Thermal InkJet - inkjet printing with the effect of heat

The thermal inkjet process is a variant of inkjet printing that is used in industry, among others, to transfer a print template quickly, precisely and without contact onto a carrier medium. Thermal inkjet is a drop-on-demand printing process in which - as the name suggests - ink drops are only ejected from the nozzles when they are actually required according to the print specification. An alternative to thermal inkjet is the piezo process. However, while the ink drops in the piezo process are ejected from the nozzle according to the principle of mechanical displacement, thermal inkjet works by heating the ink inside the nozzle.

How does Thermal Inkjet work?

The nozzle of a thermal inkjet printer contains heating elements that can reach temperatures of up to 300°C. The heating elements heat the ink inside the nozzle to above its boiling point. The heating elements heat the ink inside the nozzle to above its boiling point. When the ink changes its aggregate state and enters the gaseous state, the volume expands and high pressure is generated. This pressure in turn ensures that the ink droplet is forced out of the nozzle and the ink lands accordingly on the substrate. The heating element then regulates the temperature back down and the ink returns from a gaseous to a liquid state. This changes the pressure ratio again and the resulting negative pressure ensures that new ink is automatically sucked into the nozzle.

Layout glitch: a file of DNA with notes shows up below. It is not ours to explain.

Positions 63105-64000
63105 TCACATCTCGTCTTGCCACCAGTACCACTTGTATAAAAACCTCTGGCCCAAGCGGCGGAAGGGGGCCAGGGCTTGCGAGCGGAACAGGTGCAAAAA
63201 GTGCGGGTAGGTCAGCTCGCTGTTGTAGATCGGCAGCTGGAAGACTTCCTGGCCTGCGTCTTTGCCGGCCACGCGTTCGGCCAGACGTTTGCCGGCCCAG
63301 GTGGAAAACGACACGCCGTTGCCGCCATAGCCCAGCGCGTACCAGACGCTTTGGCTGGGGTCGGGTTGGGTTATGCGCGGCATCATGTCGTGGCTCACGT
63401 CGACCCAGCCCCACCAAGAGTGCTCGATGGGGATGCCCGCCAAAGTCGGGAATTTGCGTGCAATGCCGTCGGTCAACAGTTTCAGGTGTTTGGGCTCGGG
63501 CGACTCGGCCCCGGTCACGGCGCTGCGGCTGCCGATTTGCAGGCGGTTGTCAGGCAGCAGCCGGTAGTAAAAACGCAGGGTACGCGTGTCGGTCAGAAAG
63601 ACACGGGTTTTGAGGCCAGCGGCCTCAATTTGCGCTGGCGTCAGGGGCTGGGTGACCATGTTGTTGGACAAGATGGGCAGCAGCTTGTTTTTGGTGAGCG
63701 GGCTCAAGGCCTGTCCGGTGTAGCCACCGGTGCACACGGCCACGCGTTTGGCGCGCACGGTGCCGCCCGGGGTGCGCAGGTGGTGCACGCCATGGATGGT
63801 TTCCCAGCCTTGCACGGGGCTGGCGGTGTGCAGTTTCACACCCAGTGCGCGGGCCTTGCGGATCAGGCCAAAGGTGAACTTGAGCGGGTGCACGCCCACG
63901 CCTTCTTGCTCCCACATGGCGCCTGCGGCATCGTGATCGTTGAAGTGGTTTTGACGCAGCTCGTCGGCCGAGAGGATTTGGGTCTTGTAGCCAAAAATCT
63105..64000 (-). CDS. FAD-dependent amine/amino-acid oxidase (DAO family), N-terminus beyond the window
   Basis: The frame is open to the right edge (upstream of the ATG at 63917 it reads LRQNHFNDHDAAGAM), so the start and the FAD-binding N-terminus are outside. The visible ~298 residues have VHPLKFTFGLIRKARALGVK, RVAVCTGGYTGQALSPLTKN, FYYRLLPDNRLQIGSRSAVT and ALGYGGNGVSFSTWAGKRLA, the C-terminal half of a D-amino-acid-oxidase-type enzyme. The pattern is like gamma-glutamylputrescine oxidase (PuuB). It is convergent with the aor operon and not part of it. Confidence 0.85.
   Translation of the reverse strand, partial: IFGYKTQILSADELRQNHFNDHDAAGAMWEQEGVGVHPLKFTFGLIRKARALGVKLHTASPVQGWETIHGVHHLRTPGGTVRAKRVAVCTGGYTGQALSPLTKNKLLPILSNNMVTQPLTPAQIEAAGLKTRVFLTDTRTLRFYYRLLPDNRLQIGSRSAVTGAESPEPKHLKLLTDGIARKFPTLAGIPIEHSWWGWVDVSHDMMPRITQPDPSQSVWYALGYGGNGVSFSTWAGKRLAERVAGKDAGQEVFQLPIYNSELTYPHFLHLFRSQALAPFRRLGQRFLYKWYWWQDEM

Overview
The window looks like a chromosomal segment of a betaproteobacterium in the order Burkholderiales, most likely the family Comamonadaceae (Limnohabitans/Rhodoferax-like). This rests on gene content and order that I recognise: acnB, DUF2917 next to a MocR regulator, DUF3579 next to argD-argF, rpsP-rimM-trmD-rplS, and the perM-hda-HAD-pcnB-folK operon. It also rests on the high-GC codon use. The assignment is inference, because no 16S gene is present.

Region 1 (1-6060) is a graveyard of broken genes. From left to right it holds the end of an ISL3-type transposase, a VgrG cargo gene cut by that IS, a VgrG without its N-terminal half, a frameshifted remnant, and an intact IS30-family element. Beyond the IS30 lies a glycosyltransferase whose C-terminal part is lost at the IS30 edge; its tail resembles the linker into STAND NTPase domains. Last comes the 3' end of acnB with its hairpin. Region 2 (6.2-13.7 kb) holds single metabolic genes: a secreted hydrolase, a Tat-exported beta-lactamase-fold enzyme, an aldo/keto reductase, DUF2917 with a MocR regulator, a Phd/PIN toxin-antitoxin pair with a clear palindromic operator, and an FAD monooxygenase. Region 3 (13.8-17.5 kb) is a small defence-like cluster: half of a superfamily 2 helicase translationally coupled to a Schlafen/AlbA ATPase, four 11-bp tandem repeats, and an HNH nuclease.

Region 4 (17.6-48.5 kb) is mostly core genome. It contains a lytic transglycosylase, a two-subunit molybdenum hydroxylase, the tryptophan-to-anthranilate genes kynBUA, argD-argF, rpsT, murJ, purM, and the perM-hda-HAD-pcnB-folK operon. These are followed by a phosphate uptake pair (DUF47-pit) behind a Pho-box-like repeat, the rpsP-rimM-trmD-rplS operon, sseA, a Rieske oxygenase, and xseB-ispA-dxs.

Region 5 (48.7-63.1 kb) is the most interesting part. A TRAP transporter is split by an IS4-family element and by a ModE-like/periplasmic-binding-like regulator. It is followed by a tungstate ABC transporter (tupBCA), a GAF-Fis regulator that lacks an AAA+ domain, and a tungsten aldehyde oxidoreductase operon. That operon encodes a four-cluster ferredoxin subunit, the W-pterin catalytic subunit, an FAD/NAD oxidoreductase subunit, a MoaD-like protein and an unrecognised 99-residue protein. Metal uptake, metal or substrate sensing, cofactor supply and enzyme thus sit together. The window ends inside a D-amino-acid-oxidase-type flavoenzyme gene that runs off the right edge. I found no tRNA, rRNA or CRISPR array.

The thermal inkjet process was developed relatively simultaneously by HP and Canon in the 1980s. In the meantime, many other manufacturers of inkjet printers have joined them, and thermal inkjet has become the modern standard in many cases, especially in the industrial sector.

Thermal Inkjet

What are the advantages of Thermal Inkjet?

As a variant of the inkjet printing process, thermal inkjet is particularly impressive due to the speed and precision of the results. Due to the high resolution, for example, the depth of field is very convincing when printing light images and photographs on chip cards. The fact that several thousand nozzles can be linked together in modern thermal inkjet printers results in a very short processing time. In addition, the technology behind thermal inkjet is now much cheaper to produce than printheads that use the piezo method. The components are not only smaller, but also static and therefore less susceptible to defects. In addition, the maintenance requirements for thermal inkjet are significantly lower than for other printing processes. On the other hand, however, it must be noted that specific criteria must be taken into account when selecting the ink used. For example, they must have a relatively high heat resistance. The composition of the ink from different pigments must also be precise, because individual pigments can influence the evaporation process (boiling point) in thermal inkjet.